Friday 8 June is World Oceans Day and this year more than ever before, the day marks a call to arms to protect the seas from pollution and keep the planet blue.
A rising tide of plastic kills millions of marine animals each year; and a mountain of the stuff is returning to supermarket shelves – not as packaging, but in the food we eat.
Plenty more fish… but even more plastic
More than 5 trillion bits of plastic, weighing more than 250,000 tonnes, are estimated to be floating in the world’s oceans and some scientists now think this figure is a drastic underestimate.
And things are likely to get worse.
According to a 2017 World Economic Forum report, the ocean is expected to contain 1 tonne of plastic for every 3 tonnes of fish by 2025. By 2050, there’ll be more plastics than fish in the sea.
A gut full of plastic
The Ocean Cleanup foundation’s spokesperson Joost Dubois says plastic in our oceans has three key detrimental effects. The first is that ocean animals consume it; a problem brought to the world’s attention in dramatic style by photographer and filmmaker Chris Jordan and his images of dead albatrosses with stomachs full of plastic.
“It is directly endangering sea life through entanglement or ingestion of plastic,” Dubois says. “The animals feel like they have a full stomach, but plastic doesn’t provide any nutrition so it causes starvation.”
Ocean Conservancy research shows plastic has been found in 59% of sea birds, in 100% of sea turtle species, and more than 25% of fish in seafood markets around the world. National Geographic reports about 700 species of marine animals have been reported to have eaten or become entangled in plastic; by 2050 “virtually every seabird species on the planet will be eating plastic”.
Marine debris has an adverse effect in the commercial fishing, shipping and tourism industries. A 2016 United Nations report put the cost of pollution caused by marine debris at $US13 billion.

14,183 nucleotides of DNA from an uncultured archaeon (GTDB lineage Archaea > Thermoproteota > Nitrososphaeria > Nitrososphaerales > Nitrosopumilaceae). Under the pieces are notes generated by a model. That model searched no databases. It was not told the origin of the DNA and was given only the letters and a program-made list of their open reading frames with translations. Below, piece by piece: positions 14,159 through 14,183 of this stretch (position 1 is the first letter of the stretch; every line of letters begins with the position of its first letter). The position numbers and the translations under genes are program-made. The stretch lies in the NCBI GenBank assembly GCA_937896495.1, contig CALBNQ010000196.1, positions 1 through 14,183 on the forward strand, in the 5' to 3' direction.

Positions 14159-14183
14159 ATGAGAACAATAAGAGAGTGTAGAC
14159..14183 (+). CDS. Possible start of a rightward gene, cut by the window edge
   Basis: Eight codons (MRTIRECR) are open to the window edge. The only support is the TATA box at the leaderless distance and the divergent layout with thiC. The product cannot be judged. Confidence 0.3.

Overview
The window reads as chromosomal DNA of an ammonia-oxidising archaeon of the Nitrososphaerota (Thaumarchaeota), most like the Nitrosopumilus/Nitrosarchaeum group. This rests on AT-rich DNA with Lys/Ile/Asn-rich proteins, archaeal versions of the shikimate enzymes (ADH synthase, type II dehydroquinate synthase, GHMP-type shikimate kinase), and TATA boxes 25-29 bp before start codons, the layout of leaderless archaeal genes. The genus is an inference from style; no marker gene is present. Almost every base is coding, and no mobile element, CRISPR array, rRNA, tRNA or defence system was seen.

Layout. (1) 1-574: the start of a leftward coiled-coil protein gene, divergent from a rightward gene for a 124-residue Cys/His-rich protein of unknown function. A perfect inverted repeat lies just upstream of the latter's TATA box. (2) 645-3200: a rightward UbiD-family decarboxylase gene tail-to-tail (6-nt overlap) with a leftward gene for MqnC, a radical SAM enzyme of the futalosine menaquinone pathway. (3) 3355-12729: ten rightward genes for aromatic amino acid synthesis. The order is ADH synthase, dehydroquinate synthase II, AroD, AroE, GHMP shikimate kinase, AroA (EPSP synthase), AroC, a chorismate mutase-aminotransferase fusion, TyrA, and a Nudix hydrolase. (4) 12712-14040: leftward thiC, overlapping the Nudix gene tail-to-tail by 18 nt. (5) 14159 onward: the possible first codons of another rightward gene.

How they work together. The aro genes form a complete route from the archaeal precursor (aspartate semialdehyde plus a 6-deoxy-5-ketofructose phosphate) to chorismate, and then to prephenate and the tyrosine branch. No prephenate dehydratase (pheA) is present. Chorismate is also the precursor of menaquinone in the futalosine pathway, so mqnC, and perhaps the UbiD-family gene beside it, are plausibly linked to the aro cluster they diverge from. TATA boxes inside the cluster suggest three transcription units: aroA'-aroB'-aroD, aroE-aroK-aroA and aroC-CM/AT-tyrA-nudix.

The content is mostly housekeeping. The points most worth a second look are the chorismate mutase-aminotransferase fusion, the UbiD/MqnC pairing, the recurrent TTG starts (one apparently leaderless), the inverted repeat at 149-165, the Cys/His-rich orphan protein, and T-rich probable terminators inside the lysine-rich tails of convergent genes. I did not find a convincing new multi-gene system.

Some of the cost includes repairing vessel damage, clean-up, and decrease in tourism revenues due to polluted beaches.
There are also social impacts such as direct, short-term human health issues (injuries, entanglement and navigational hazards) and long-term impacts on quality of life.
Poisoning the food chain
Dubois says, “these plastics contain toxins, and after ingestion they can enter into the circulation of the animal”.
“That can lead to the accumulation of toxic substances down the food chain, and the end of the chain is where we are,” he says. “That’s a real public health risk.”
Vice-president of the Earth Day Network, Valeria Merino, says scientists are only beginning to measure the extent of microplastics – small pieces of material less than 5 millimeters in size in the world’s waterways.
“There are microplastics that we cannot see that are going to stay in the oceans for hundreds of years,” Merino says. “We think that about 80% of water has microplastics in it. They are so tiny that they are not against any regulations, even in our drinking water.”
Earlier this year the World Health Organization (WHO) announced a review of the risks of microplastics in drinking water after an analysis of 259 of the world’s most popular bottled water brands found only 17 were free of microplastics.
Merino says we are only at the tip of the iceberg in understanding the risks.
“There’s no clear data so far on which fish and crustaceans are consuming microplastics or what it does to humans when we consume it,” she says. “We know that plastics are produced with chemicals and those also collect and attract other pollutants.
“What we don’t know is what they are going to do to us, and it is difficult to isolate because humans interact with so many components.”
What is to be done?
Mass production of plastics began around 1950, and has increased exponentially over the intervening years; of the 8.3 billion metric tons that has been produced to date, only 9% of it has been recycled.
On average, plastic takes 400 years to degrade, and many government agencies and not-for-profit organisations are looking for innovations to remove plastics from waterways.
But the principal research scientist at the CSIRO’s Oceans and Atmosphere unit, Dr Denise Hardesty, says she is wary of “silver bullet” fixes.
“We need to look at how to reduce single-use plastics, and approaches to stop or reduce plastic losses into the environment – things such as increased waste infrastructure, incentive programs, and legislative changes,” Hardesty says. “Ultimately, this needs to be a coordinated effort around the world.”
In May this year the European Union has proposed banning plastic products like cotton buds, straws, stirs and balloon sticks to cut marine litter in half for the ten most prominent items.
Lasse Gustavsson, the European executive director of the environmental group Oceana told Time the move was a good one.
“The only way to stop plastics pouring into our oceans is to turn off the flow at its source: production,” Gustavsson said.